At the beginning of our second reading today, from the Letter to the Hebrews, we heard: “Faith is the realization of what is hoped for and evidence of things not seen.
Because of it the ancients were well attested.” ¿Well attested? Well ain’t that nice. The ancients were well attested. What does that mean? I am sure the ancients were very happy about being well attested, but it doesn’t mean much in plain English.
Excuse me, but I have to stop here for a couple of minutes and do some moaning and groaning. You see I think the translation of our second reading is – to put it mildly – poor. Our reading comes from the Revised New American Bible. When in 1986 it was revised it did not get any better in my humble opinion. In the old, Unrevised New American Bible, the opening of our second reading reads, “Faith is confident assurance concerning what we hope for, and conviction about things we do not see. Because of faith the men of old were approved by God.” So “well attested” means “approved by God.”
And faith is not “the realization of what is hoped for”. If what is hoped for is realized than there is no need for faith, because it is realized. You have it. Much better (to me) is the older translation, “Faith is confident assurance concerning what we hope for, and conviction about things we do not see.”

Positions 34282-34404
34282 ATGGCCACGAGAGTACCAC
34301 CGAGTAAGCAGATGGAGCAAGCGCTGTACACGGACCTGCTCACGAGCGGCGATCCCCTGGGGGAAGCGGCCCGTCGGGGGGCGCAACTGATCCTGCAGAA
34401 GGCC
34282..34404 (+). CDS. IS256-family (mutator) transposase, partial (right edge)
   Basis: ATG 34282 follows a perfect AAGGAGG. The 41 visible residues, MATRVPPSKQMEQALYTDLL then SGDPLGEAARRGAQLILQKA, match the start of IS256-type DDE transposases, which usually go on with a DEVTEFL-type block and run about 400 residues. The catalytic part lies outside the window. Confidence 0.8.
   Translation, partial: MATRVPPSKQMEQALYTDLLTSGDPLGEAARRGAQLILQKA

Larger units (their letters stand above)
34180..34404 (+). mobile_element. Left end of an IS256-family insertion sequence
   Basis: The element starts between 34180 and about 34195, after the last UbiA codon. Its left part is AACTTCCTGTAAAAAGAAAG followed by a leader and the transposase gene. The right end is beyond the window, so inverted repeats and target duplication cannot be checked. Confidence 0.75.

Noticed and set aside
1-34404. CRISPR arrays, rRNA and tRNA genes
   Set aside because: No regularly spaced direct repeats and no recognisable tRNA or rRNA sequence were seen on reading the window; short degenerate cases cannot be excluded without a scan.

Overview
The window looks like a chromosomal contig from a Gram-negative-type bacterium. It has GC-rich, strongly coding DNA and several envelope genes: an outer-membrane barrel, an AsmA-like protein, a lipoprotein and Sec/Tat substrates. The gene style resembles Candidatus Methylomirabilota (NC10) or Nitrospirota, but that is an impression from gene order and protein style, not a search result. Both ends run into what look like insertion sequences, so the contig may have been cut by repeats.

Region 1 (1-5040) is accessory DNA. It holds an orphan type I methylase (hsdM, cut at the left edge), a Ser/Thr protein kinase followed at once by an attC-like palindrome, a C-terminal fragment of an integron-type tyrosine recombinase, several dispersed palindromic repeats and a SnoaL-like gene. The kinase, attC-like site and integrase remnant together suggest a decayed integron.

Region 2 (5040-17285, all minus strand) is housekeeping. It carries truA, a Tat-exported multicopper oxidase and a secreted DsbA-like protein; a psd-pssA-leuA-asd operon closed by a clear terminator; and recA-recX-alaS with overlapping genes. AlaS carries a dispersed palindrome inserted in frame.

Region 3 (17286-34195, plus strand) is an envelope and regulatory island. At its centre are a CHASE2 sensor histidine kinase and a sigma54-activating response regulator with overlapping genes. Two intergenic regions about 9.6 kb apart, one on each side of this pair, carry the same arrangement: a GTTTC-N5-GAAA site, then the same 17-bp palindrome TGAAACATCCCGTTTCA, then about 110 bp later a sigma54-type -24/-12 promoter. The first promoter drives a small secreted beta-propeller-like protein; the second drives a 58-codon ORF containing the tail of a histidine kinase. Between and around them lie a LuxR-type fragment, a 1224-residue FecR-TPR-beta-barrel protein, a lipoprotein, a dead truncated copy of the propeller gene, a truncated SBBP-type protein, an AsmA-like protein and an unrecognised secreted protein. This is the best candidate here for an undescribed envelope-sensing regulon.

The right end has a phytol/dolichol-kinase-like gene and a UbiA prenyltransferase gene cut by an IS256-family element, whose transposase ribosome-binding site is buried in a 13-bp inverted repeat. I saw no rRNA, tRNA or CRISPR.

As an aside, later in our reading we heard, “By faith Abraham received power to generate, even though he was past the normal age —and Sarah herself was sterile— for he thought that the one who had made the promise was trustworthy.”
Interestingly, in the old translation the verse was not about Abraham’s faith but about Sarah’s. It read “By faith Sarah received power to conceive through she was past the age, for she thought that the One who had made the promise was worthy of trust.” The faith being held up as an example for us to follow in verse 11 is not Abraham’s, but Sarah’s. Somehow in the revision credit got taken away from Sarah and given to Abraham. The Catholic Scripture scholar, Myles Bourke, in the prestigious Jerome Biblical Commentary states: “The mention of Sarah is surprising” He goes on: “… The attempts to read a different meaning into the Greek in order to avoid the difficulty this verse presents (i.e., by holding up Sarah as an exemplar of faith) are of doubtful merit.” Yet so the revised version has it, revising poor Sarah out of the examplars of faith.
This is especially ironic since from very early times scholars have known that this Letter to the Hebrews was not written by St. Paul. It is inspired Scripture, but not the work of St. Paul. One of the favorite contenders among scholars for the title of author of the Letter to the Hebrews is St. Priscilla. St. Paul praises her in the Letter to the Romans, and St. Luke mentions her in the Acts of the Apostles. She was the wife of St. Aquila. They were an early missionary couple and co-workers with St. Paul. So this may be one of the few books of the Bible written by a woman. But we don’t know for certain. Origen, an early 3rd Century theologian wrote: “'But as to who wrote the epistle, only God knows the truth.' So there you have it.